The Information Services and Systems department provides access to key resources, including 6,402 current journal subscriptions, 5,000 e-journals, SFX linkage from bibliographic resources to full-text, the Community of Science research funding service and IT training for all researchers, including iGrad - a dedicated portfolio of training opportunities for research postgraduates.
4. Staffing policy
Emery, Hogstrand, McKie and Preedy were promoted to personal chairs and the Division is currently seeking to appoint a further chair in Human Nutrition (funded by Tate & Lyle). Over the assessment period, several staff have moved to on to prestigious posts (e.g. Dr Powell took up a post at the MRC-Human Nutrition Research, Dr Nelson took a post as Director of Research at the School Food Trust, Dr Leeds took up a post as Medical Director of Cambridge Nutrition, Dr Judd was appointed to a Chair at the University of Central Lancashire, Dr Evans was appointed to a Chair at Brunel) or retired (Professor Geissler, Professor Staines). These staff have been replaced and additional staff recruited, including 3 staff under the College’s Strategic Research initiative to strengthen the dietary and cardiovascular health group, particularly in the area of diet and metabolic syndrome. Of the 19 staff returned here, 6 have been appointed since 2003, of which 4 meet the definition of early career researchers (Whelan, 2004; Hall, 2005; Berry 2006, Baldwin 2007). Early career appointments are given a light teaching load in the first year, mentored and helped to apply for research funding. They are also encouraged to take on the supervision of PhD students in partnership with an experienced staff member. The full potential of the new staff and the collaborative environment described above will be realised progressively over the next few years.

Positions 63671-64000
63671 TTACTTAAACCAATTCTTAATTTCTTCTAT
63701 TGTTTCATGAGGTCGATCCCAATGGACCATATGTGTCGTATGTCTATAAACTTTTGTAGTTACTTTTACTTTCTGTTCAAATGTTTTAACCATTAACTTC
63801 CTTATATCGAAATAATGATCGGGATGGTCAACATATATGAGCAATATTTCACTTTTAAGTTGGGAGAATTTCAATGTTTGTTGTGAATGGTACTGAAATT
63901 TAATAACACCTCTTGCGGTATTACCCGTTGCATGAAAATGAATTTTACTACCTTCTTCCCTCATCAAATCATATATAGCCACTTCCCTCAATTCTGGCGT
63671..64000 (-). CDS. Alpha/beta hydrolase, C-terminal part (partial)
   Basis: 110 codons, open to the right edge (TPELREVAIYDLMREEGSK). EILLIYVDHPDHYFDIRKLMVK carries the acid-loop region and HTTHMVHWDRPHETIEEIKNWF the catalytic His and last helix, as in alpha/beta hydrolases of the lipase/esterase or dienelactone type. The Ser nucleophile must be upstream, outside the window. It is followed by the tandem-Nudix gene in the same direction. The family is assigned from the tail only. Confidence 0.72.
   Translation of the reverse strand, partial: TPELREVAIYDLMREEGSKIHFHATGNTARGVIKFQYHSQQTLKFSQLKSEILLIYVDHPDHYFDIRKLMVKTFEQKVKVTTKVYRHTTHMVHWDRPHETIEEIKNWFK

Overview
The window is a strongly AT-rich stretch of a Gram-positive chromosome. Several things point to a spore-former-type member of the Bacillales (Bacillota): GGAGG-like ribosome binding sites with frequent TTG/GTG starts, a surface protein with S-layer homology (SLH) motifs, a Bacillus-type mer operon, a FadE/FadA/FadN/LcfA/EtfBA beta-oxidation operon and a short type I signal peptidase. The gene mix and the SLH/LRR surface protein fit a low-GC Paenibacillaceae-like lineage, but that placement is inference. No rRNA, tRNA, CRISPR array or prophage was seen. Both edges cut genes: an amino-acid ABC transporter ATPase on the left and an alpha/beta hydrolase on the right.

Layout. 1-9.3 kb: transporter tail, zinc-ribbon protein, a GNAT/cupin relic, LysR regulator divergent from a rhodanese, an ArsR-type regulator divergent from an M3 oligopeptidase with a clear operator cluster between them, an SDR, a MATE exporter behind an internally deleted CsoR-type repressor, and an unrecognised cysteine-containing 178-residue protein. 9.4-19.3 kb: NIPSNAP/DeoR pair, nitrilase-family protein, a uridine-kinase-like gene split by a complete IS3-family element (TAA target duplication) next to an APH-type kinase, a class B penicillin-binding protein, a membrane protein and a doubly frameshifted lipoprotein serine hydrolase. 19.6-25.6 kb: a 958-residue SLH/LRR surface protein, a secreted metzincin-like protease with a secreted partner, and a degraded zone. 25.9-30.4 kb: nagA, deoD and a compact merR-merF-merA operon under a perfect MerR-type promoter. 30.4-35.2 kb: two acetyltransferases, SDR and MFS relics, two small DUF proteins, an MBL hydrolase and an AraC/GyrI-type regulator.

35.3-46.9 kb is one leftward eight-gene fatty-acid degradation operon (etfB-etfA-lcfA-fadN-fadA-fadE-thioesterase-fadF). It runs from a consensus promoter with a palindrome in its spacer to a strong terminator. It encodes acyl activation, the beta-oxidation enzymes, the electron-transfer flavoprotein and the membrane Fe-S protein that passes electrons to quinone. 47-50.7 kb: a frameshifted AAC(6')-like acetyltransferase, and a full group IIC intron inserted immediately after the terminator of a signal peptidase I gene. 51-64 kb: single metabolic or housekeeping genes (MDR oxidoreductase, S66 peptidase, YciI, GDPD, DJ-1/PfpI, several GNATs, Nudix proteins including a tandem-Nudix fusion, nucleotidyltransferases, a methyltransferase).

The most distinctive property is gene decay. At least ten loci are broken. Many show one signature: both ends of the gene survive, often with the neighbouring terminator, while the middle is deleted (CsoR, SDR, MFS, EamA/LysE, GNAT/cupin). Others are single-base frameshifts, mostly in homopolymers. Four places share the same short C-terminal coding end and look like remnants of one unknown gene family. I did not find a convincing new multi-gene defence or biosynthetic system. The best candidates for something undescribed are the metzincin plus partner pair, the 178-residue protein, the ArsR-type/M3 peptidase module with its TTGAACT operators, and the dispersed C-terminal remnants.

5. Research Strategy
In the 2001 RAE, our strategy was to build on existing strengths in public health nutrition and to exploit new knowledge on gene polymorphisms to identify diet-gene interactions in order to better predict the response of individuals to dietary modification. We have greatly strengthened our capacity to apply modern molecular biology techniques to nutritional problems. We are currently seeking to make new appointments with expertise in carbohydrates because of their relevance to metabolic syndrome and gastrointestinal health. We have organised our research into three groups, each with a leader so that research can be more effectively managed. Our research plans are regularly reviewed to ensure that research remains focused, productive and competitive. The strategic actions taken since the last RAE are detailed below.